Panic at the pumps could herald a brave new Brexit order. I have my doubts

Driving across France last Thursday was like driving in Britain used to be – no worries about petrol and no queues. Returning to London was a brutal tipping into another reality. One of the first duties of a government is to ensure that citizens can go about their daily business without hassle and anxiety. With abundant petrol in the refineries there was never need for this pain – we are living through an abject failure of governance.

Brexit is plainly one of the reasons for the shortage of drivers and for the troublesome frictions at our borders spilling over into problems in the food and supermarket supply chains. More crucially, it was ministers’ very fear that early action would be seen as proof positive of Brexit’s frailties that so paralysed them.

Thus road haulage chiefs met junior transport minister Baroness Vere on 16 June to urge temporary visas for overseas drivers, a campaign to attract retired drivers back to work and one to address the driving test backlog. But transport ministers don’t trust the “Remoaner” road haulage lobby, loud in its early criticism last winter of how hard Brexit’s new border controls has made it to move goods in and out of Britain. On top, every minister recalls the ruthless withdrawal of the Tory whip from 21 colleagues in September 2019. To have any pro-EU sympathies is a mark of Cain.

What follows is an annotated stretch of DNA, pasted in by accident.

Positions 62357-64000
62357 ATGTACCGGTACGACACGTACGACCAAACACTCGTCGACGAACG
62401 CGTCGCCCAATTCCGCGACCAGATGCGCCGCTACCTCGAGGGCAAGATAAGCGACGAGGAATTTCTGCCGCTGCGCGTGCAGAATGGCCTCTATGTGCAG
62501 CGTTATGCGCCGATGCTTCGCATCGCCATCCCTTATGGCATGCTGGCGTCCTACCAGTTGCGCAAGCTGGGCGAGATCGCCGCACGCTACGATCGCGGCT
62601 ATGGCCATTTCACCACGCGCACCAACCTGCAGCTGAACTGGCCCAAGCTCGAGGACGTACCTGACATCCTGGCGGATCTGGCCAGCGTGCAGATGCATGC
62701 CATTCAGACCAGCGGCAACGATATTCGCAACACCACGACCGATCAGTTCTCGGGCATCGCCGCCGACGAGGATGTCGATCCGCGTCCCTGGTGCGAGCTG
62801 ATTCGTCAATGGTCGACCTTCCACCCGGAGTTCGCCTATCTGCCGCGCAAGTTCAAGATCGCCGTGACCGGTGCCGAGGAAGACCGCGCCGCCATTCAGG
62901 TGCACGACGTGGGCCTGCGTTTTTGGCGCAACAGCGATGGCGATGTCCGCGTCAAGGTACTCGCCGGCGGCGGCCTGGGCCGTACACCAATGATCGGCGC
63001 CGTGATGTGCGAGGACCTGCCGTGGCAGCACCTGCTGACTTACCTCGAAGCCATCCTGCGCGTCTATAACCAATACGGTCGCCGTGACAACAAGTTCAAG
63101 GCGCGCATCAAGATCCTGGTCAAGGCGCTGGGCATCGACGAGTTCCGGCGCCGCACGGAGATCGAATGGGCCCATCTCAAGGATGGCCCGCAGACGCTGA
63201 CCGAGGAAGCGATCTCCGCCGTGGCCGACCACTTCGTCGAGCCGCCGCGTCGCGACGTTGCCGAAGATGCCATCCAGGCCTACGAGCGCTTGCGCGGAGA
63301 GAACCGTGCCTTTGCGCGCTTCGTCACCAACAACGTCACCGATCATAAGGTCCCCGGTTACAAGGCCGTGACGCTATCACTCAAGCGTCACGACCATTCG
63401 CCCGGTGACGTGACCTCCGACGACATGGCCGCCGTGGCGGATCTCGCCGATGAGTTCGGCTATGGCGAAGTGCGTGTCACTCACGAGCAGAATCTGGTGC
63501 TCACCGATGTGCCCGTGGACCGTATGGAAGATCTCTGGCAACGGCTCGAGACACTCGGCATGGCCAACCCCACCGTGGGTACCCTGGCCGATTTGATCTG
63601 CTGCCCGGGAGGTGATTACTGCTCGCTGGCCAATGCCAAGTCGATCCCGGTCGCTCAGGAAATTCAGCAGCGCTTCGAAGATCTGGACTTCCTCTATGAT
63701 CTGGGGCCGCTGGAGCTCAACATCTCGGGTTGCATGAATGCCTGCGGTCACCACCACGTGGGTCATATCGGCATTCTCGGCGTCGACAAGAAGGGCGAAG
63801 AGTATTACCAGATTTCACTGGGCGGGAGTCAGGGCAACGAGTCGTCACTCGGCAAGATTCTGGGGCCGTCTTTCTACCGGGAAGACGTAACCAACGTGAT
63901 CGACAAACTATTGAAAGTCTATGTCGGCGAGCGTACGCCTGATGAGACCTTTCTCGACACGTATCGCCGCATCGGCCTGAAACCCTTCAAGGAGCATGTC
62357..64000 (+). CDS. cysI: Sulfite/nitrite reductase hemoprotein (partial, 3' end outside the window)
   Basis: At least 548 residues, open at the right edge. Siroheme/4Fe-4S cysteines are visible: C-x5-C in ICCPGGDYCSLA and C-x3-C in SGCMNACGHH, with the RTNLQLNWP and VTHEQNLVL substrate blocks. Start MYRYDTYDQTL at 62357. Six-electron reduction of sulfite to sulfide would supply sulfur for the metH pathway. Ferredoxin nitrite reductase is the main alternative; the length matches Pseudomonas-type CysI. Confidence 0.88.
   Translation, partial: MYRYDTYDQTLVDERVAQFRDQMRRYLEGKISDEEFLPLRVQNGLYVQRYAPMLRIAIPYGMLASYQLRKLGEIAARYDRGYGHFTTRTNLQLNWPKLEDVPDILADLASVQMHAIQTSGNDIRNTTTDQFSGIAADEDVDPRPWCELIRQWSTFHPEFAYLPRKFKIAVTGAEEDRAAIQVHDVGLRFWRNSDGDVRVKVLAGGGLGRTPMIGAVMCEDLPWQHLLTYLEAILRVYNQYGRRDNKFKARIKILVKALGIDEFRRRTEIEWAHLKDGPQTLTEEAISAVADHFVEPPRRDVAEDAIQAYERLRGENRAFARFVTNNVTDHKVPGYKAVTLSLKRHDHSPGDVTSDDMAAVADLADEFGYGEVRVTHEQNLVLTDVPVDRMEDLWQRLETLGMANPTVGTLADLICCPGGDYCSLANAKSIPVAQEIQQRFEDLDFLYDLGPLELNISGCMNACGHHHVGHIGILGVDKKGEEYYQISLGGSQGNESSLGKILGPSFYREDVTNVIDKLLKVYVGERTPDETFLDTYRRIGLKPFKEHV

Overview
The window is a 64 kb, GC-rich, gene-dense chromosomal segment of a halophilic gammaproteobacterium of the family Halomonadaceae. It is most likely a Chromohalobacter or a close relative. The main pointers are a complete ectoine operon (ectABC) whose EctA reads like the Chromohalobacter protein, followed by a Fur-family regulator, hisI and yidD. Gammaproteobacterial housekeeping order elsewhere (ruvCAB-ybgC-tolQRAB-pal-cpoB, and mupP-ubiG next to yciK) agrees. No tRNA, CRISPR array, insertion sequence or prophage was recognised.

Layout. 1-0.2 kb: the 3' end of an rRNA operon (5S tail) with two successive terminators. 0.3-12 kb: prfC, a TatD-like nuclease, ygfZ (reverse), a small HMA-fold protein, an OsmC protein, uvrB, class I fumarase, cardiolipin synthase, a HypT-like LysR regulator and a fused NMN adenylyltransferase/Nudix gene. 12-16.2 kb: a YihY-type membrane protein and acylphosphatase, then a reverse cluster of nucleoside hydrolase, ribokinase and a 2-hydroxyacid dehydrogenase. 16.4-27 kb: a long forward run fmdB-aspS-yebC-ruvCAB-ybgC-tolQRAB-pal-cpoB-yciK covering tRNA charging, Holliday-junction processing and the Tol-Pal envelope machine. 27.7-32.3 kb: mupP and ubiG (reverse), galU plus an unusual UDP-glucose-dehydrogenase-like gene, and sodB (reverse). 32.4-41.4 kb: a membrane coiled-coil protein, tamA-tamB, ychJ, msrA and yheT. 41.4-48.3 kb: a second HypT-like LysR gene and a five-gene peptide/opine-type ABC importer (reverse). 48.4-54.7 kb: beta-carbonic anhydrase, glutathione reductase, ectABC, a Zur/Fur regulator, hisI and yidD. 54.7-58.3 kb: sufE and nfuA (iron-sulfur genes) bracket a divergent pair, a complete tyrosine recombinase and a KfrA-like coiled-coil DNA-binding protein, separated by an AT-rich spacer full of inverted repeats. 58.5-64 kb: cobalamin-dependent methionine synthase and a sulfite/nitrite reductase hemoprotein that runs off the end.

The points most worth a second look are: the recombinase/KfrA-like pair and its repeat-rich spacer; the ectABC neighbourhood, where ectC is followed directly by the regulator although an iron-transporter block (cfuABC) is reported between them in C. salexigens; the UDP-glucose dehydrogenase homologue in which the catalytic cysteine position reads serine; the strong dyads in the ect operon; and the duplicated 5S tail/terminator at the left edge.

Vere knew that, as a former executive director of the Conservatives In campaign, she is viewed with suspicion and No 10 wanted the line held. The industry should pay better and recruit and train more British drivers. Part of the point of Brexit was to shift from a low-wage, low-skill economy dependent on EU migrants. She closed the June meeting by telling executives the government “did not want to create panic”, leaving unsaid that any panic six months after Brexit would be politically toxic.

Over the summer, the line held even as problems mounted. On the evening of 23 September, just as news that BP was closing some petrol stations because of tanker driver shortages, the home secretary, Priti Patel, was celebrating with 25 other self-styled “Spartans” – the Tory MPs who voted three times against Theresa May’s compromise Brexit deals – at the Carlton Club. They congratulated themselves on the hardest of hard Brexits they had achieved, along with Patel’s visa policy excluding low-paid immigrants. Boris Johnson, urged to create at least 20,000 visas to bring in foreign drivers to have a chance of tackling the crisis, knows how strongly his political base supports Patel’s stance on immigration. He did the least possible, announcing 10,500 temporary three-month visas for tanker drivers and poultry workers, keenly aware of the impending turkey shortage about to blight Christmas.

It was “the equivalent of throwing a thimble of water on a bonfire”, as Baroness McGregor-Smith, president of the British Chambers of Commerce, memorably said. Now, belatedly, comes the news that 100 army tanker drivers begin on Monday, to be joined by 300 overseas drivers fast-tracked in on a visa especially extended to February. Vere has finally written to a million holders of HGV licences urging them to return to the industry. The thimble of water has grown into a bottle, but the bonfire shows every sign of burning out only slowly and already at the cost of a collapse in business confidence. Panic buying and lost trust are hard to reverse.